authorized force to reverse aggression the forces involved have been national forces not under
UN command. The UN’s own forces have been peacekeeping forces to calm regional conﬂicts,
playing a neutral role between warring forces.
• The secretary-general assembles a peacekeeping force for each missions, usually from a few
states totally uninvolved in the conﬂict, and puts it under a single commander.
Peacekeeping forces serve at the invitation of a host government and must leave if that
government order them out. Lack of fund is today the single greatest constraint on the use
of peacekeeping forces.
• The two largest peacekeeping missions in 2012 were the Democratic Congo and the Darfur
region of Sudan. UN forces occasionally were attacked by rebels and even by local civilians
angry at the UN’s failure to protect them. A collective good problem occurs where potential
suppliers of peacekeepers face neither rewards for doing so (reciprocity) nor punishment for
failing to do so (dominance).
Because of problems with sex-related crimes in UN peacekeeping operations, and the
importance of women in postwar societies, the SC passed Resolution 1325 in 2000 to focus
attention on genera issues in UN peacekeeping and reconstruction.
• Expanding operations after conﬂicts are called peace building. In an effort to provide
longer-term support after wars.
• “Peacekeepers” performs two different functions: 1. Observing, 2. Peacekeeping. Observers
are unarmed military ofﬁcers sent to a conﬂict area in small numbers simply to watch what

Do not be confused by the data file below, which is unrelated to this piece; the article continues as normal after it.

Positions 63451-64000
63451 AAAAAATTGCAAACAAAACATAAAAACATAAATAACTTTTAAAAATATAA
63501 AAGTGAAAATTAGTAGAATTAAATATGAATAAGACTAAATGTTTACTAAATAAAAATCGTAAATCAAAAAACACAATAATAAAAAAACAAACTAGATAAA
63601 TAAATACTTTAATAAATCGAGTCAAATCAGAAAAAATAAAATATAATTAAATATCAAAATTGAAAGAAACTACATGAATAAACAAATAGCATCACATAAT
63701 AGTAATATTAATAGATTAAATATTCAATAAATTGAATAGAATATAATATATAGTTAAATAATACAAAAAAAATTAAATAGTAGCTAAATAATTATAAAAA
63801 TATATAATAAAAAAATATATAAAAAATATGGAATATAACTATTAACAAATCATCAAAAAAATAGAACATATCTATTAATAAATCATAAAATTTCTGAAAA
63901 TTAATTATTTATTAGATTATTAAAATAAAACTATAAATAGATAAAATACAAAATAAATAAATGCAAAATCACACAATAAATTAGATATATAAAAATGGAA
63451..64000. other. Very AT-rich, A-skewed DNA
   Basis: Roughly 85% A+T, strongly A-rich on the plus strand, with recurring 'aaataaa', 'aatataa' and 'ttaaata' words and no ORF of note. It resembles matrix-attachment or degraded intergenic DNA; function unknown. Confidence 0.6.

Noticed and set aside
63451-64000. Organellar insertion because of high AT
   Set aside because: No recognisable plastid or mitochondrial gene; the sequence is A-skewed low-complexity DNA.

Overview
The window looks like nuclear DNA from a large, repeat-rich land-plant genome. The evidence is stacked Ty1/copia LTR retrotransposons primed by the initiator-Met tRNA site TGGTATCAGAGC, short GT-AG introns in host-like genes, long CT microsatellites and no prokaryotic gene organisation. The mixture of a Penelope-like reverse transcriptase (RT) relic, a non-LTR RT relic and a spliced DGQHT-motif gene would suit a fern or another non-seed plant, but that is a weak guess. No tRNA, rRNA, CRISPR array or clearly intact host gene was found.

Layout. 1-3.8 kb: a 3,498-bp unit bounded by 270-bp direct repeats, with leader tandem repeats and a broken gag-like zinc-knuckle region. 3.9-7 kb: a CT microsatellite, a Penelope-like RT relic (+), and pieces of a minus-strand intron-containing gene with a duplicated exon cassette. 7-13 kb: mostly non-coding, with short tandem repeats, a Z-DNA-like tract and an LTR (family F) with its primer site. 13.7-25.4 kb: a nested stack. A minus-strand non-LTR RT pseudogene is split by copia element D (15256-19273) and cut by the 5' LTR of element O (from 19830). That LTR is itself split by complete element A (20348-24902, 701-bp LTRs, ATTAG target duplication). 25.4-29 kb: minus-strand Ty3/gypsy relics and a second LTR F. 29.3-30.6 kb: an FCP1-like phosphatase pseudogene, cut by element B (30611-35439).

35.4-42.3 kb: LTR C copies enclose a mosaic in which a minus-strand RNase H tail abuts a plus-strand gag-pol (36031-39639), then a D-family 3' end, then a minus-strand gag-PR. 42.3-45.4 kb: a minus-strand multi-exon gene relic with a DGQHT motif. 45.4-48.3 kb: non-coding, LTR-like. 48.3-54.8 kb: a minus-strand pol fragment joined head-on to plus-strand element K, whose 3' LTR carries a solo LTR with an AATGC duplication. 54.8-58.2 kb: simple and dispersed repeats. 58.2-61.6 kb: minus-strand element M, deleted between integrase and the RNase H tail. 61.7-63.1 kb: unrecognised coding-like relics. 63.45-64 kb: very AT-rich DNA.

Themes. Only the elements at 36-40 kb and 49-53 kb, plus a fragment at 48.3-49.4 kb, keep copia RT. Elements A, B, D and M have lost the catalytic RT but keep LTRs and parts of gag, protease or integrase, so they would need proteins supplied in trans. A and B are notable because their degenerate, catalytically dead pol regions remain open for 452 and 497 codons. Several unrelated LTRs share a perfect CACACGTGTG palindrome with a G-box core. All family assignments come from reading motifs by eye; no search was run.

happens and report back to the UN.
• The function of peacekeeping is carrie rout by lightly armed soldiers (in armoured vehicles)
with automatic riﬂes but without artillery, tanks, and other heavy weaponry. They can
interpose themselves physically between warring parties to keep them apart. UN
peacekeepers often try to negotiate with military ofﬁcers on both sides.
Peacekeeping is much more difﬁcult if one side sees the UN forces as being biased
• In 2010, the ﬁve leading contributors with troops numbers were: Pakistan and Bangladesh
11,000; Pakistan 9,000; India 8,000; Nigeria 6,000; Nepal 4,000.
• In the late 1990s, seven countries — Denmark, Norway, Sweden, Poland, the Netherlands,
Austria, and Canada — formed a 4,000 troop UN Standby High Readiness Brigade.
Headquartered in Denmark and available to deploy to conﬂict areas in two to four weeks
rather than in months.
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• The Secretariat
• The secretary-general is nominated by the SC - required the consent of al ﬁve permanent
members — and must be approved by the GA. Term of ofﬁce is ﬁve years and may be
• Secretary General Ban-Ki Moon, a former foreign minister of South Korea, began his
term in 2007 focused on UN reform, economic development, human rights, terrorism,
proliferation, environmental problems, and HIV/AIDS. His predecessor, Koﬁ Annan, was
• The secretariat of the UN is its executive branch, headed by the secretary-general. It is a
bureaucracy for administering UN policy and programs. The staff numbers about 15,000
people, and the total number of employees in the UN system (including the World Bank
and IMF) is about 80,000.
• The UN Charter sets the secretary-general and staff apart from the authority of national
governments and calls on member states to respect the staff’s “exclusively international
The secretary general has the power under the Charter to bring to the SC any matter that
might threaten international peace and security, and so to play a major role in setting the
UN’s agenda in international security affairs.
• The General Assembly
• The GA is made up of all 193 member states of the UN, each with one vote. Usually meets
every year, in plenary session. State leaders or foreign ministers generally come through one-
by-one to address the assemblage.